The Memory Jogger: Running for a cause

Today, the 25th of November is an important day.

The 25th of November commemorates some memorable historic events such as:

  • In 1487 Elizabeth of York was Queen of England.
  • In 1783 the last British soldiers left New York three months after the Treaty of Paris was signed ending the American Revolution.
  • In 1947 the future Queen Elizabeth married Prince Phillip in Westminster Abbey.
  • In 1963 the world watched on as John F Kennedy was buried at Arlington National Cemetery following his brutal assassination.
  • In 1966 The Jimi Hendrix Experience debuted in London at the Bag O’ Nails club.
  • In 1984 one of the most successful global fundraising events incorporating 44 artists from around the world as Band Aid recorded “Do they know it’s Christmas”.

There’s no doubt that the 25th of November is marked in the historical archives as a significant date. However, it is also important for another event that won’t appear in the history books and is only remembered by a few. On the 25th of November 2013 my mum passed away.

It’s already been a year that has at times gone quick, and others, gone slowly.   It reinforces that no matter what happens, the sun will come up and set again tomorrow. Time waits for no-one.

Reflecting back over the year, I can recall numerous times when things have occurred that reminded me of mum and I’ve had the urge to call home to talk to her. Special family days have come and gone and she hasn’t been there to share them. Which is a bit strange, as mum had been in permanent care for a couple of years fighting dementia, and had missed many family gatherings.

It wasn’t possible just to pick up the phone and call mum for a chat and share my news. When Alzheimer’s was really starting to effect mum she didn’t like talking on the phone, but when she was well you couldn’t get her off!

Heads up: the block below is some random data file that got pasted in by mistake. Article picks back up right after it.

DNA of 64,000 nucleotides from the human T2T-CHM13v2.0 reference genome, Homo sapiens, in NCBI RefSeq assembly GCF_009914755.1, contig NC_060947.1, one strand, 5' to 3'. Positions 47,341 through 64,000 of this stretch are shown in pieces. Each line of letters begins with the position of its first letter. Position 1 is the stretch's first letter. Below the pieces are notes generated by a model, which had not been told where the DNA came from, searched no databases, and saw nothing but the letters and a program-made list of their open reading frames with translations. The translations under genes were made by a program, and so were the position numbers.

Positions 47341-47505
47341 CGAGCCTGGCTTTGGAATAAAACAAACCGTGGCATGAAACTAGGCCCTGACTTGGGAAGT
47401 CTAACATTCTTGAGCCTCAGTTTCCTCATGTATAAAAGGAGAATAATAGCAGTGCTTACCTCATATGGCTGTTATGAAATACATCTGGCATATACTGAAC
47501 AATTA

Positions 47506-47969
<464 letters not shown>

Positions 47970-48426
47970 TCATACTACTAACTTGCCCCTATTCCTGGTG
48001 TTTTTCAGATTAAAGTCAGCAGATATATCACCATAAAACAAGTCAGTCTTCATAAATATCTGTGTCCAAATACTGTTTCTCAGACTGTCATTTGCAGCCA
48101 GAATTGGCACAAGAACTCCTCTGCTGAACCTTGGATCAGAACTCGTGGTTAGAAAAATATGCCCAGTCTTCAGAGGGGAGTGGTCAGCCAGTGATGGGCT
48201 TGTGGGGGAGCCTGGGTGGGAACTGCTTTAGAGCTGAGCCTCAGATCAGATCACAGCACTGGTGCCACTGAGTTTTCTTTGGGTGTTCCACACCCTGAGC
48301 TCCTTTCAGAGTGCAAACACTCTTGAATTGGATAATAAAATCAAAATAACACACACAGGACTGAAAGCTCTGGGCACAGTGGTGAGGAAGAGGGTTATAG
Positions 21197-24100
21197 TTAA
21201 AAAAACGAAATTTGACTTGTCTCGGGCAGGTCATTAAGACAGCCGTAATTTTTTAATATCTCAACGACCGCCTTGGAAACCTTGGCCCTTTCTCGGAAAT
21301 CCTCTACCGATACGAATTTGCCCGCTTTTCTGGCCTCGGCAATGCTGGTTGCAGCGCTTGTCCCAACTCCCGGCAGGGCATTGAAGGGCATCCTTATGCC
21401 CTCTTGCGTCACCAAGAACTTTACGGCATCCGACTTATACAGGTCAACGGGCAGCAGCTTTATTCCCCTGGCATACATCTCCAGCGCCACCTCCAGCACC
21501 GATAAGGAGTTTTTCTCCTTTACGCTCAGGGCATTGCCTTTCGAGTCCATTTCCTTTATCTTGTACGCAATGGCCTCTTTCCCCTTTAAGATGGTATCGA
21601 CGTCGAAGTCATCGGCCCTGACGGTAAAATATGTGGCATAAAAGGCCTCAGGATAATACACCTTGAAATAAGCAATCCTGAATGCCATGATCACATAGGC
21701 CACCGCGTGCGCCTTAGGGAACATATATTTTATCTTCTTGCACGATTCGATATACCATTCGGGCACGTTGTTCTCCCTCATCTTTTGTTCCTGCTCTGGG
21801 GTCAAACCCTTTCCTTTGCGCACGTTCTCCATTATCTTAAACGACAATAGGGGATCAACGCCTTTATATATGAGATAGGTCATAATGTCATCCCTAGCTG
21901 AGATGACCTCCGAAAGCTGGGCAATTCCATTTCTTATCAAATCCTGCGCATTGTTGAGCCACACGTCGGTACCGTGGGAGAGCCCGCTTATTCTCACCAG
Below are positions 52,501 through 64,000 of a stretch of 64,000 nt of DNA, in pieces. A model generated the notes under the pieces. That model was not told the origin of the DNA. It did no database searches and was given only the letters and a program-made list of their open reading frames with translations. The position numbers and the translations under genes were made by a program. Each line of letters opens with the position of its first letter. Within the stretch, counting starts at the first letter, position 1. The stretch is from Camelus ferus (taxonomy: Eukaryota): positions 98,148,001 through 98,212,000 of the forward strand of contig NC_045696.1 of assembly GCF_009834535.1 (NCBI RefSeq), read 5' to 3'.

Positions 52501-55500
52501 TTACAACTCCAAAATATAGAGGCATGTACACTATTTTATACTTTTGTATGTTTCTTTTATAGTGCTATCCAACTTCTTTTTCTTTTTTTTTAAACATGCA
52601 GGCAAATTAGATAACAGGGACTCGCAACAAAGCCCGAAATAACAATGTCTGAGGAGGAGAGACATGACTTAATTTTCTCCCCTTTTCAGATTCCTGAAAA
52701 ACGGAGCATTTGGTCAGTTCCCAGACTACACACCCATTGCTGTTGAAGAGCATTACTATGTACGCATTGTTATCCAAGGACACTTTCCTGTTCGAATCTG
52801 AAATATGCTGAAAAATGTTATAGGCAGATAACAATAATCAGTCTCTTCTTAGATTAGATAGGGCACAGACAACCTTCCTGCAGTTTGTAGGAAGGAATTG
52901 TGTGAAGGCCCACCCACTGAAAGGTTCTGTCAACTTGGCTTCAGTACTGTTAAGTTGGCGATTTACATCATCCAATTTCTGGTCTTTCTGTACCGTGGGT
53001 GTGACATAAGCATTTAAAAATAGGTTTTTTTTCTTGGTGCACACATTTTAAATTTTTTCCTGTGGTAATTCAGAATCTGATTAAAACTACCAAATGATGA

When I did pop in to see her at the nursing home in Benalla, conversation was difficult as mum didn’t always make a lot of sense and then struggled to understand the news I was sharing.

Often it was easier just to walk together and look at the garden, or just have a hug. And sometime listen to her conspiracy stories about the people at the nursing home. The hardest thing about the nursing home (other than the depressing environment she was forced to live) was leaving her at the end of a visit.

She would try to come with us when it was time to leave (and was successful at escaping on more than one occasion) and when told she couldn’t, you could see the disappointment and sadness in her eyes. It still makes me sad today.

On one visit to mum she seemed particularly morose and I commented that she seemed very sad. She responded in one of those moments of lucidness that sometimes comes to the fore of someone fighting dementia and replied, “Well it’s a pretty miserable existence I have, isn’t it?”

It hurt. Still hurts.

Why? Because it was true. She didn’t want to be there. We didn’t want her to be there. Due to her having Alzheimer’s there wasn’t anything that anyone could do about it.

So while mum was taken from not only me, but also family and friends, she was stolen from us long before her passing.

Since mum was diagnosed I’ve become more actively involved with Alzheimer’s Australia. My first effort was to run a marathon to raise funds for Alzheimer’s Australia and I was successful in raising a few thousand dollars. I was fortunate enough to complete this while Mum was alive and still remembered me.

Maintaining fitness and healthy lifestyle is important in preventing dementia – so I’m kind of helping myself while fighting for a cause. Fund raising for a cause is very humbling experience and I was amazed at just how generous and supportive people can be. That was when I realised how far reaching into the community were people affected by someone close to them living with dementia. This time I’m going for something much BIGGER!!

The anniversary of mum’s death seemed like the opportunity to launch my next fund raising adventure in her memory – the biggest personal challenge I have ever attempted.